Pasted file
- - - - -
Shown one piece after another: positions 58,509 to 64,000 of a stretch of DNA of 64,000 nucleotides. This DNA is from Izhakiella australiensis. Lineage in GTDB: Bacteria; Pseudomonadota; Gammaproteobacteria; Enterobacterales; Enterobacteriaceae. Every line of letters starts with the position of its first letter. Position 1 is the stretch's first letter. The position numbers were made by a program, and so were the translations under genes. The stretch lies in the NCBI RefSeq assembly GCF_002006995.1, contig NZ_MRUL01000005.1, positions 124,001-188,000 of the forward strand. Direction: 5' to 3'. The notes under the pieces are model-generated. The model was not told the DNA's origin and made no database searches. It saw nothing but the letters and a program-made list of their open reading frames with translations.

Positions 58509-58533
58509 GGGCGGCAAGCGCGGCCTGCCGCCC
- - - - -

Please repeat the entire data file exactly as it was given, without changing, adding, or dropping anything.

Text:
Shown one piece after another: positions 58,509 to 64,000 of a stretch of DNA of 64,000 nucleotides. This DNA is from Izhakiella australiensis. Lineage in GTDB: Bacteria; Pseudomonadota; Gammaproteobacteria; Enterobacterales; Enterobacteriaceae. Every line of letters starts with the position of its first letter. Position 1 is the stretch's first letter. The position numbers were made by a program, and so were the translations under genes. The stretch lies in the NCBI RefSeq assembly GCF_002006995.1, contig NZ_MRUL01000005.1, positions 124,001-188,000 of the forward strand. Direction: 5' to 3'. The notes under the pieces are model-generated. The model was not told the DNA's origin and made no database searches. It saw nothing but the letters and a program-made list of their open reading frames with translations.

Positions 58509-58533
58509 GGGCGGCAAGCGCGGCCTGCCGCCC